"These birds don’t seem to mind roosting on 6-foot waves in 100 feet of water," says Bard. "But when they come in to feed, they want to find those places where they can swim down to the bottom, get the food they need and feed somewhat comfortably.
"Similarly, I’m looking for the lee side of a point—the protected side—where I can be safe and, ideally, out of much of the wind."
Diver hunting and boats typically go hand-in-hand. However, there are occasions when excellent shooting can be had with one’s feet firmly anchored on dry ground.
"Ideally, you’ll have the wind at your back or slightly quartering (away) from shore," says Bard. "Build yourself a simple blind. It’s all about location—water depth and a food source."
When I hunt divers from a land-based blind, I’ll set a spread in one of two ways. If the water’s shallow and safe enough to wade, I’ll rig the blocks on foot. Otherwise I’ll use a lightweight Aquapod or kayak to set the spread slightly offshore.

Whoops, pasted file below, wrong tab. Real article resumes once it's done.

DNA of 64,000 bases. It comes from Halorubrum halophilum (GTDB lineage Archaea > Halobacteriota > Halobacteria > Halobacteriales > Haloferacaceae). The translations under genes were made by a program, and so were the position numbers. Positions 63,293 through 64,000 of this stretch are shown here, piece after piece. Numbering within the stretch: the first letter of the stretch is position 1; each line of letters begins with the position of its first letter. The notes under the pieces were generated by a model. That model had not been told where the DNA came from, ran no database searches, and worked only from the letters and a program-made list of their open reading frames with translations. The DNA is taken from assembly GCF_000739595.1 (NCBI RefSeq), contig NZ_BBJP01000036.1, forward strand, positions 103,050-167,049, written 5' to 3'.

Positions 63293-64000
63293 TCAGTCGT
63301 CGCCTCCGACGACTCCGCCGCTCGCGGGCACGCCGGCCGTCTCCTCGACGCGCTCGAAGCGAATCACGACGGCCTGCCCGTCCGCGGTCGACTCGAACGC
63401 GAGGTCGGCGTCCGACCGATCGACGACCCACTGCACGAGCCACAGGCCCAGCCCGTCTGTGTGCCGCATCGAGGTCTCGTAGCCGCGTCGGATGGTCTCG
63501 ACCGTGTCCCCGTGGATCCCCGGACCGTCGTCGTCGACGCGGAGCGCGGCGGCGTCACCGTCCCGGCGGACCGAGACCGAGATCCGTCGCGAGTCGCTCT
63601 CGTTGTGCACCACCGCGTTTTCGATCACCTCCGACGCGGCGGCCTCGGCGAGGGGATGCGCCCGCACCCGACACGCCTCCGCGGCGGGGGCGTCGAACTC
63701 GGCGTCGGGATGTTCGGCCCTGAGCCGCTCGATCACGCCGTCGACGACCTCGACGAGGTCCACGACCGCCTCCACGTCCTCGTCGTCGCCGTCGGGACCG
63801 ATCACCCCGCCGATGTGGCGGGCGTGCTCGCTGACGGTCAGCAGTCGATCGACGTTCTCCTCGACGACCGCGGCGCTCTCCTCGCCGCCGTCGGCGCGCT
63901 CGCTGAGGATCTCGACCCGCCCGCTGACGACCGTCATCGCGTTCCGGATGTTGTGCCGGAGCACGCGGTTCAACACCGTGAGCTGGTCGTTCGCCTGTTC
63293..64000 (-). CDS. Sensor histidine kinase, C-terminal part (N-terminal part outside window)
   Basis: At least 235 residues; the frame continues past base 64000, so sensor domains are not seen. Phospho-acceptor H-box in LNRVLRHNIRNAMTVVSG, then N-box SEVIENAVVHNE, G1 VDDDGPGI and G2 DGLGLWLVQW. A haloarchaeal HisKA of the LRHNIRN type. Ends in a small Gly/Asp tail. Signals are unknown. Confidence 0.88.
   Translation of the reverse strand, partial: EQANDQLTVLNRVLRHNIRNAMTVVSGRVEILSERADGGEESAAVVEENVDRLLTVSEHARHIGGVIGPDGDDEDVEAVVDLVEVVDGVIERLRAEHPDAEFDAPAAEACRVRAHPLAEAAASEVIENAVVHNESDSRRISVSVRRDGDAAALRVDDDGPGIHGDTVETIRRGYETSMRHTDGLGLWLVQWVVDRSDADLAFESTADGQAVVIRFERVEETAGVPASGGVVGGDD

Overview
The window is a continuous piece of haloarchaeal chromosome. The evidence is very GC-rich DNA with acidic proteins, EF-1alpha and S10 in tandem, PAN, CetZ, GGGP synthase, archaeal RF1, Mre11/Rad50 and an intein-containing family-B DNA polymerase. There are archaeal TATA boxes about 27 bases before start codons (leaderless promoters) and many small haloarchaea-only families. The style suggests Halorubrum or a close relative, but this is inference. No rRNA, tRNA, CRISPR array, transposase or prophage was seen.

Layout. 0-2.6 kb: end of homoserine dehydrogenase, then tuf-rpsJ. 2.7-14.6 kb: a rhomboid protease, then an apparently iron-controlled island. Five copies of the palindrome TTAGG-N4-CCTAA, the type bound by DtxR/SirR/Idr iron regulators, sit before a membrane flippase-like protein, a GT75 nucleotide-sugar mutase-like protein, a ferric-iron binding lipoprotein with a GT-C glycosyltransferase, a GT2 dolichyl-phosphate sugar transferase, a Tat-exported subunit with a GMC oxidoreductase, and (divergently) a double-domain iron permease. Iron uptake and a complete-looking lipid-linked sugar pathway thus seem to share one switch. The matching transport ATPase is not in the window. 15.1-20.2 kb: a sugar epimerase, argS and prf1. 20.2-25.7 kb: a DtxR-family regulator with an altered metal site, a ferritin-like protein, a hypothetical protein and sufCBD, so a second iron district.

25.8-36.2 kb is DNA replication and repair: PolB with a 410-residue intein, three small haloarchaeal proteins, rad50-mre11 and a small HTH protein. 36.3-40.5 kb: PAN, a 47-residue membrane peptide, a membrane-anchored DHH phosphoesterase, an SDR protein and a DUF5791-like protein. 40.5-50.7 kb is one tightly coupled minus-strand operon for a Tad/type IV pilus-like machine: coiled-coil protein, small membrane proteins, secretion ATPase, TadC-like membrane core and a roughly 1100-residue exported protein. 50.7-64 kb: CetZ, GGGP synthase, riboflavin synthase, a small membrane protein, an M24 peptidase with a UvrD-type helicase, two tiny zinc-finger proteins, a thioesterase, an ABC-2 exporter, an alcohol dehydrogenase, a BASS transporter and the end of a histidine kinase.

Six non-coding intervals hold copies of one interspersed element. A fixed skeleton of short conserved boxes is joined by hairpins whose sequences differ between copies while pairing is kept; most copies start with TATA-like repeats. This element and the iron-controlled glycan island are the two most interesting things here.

The spread itself is fairly simple: Two lines of decoys spaced 8 to 10 feet apart upwind, another pair of lines downwind but angled slightly out and in the direction I expect the birds to come, and a “blob” of 12 to 16 single-rigged decoys directly in front of the blind to simulate birds on a food source. Often, incomers will follow the angled line down and into the feeders, making for 20- to 25-yard shots.
Boat Blind Ambition
Any seaworthy skiff large enough to be safe on a chosen body of water could be a diver boat. However, Bard doesn’t take any chances when it comes to his choice of watercraft.
“If you’re going to hunt big water,” he says, “I’d recommend something 18 to 25 feet in length.”
Bard captains a 25-foot Duckwater, an incredibly rugged boat that handles the rock-studded Lake Ontario shoreline without incident. He runs both a hull-rated main outboard and a smaller kicker motor, which he has used on occasion to get him back to the ramp due to a broken prop or weather-related issues.
Other features of Bard’s personal boat include a full blind with some overhead cover, plenty of shelving on both starboard and port sides, interior lighting, swivel chairs, Mister Buddy heaters, two global positioning systems, an ACR personal locator beacon and a marine radio.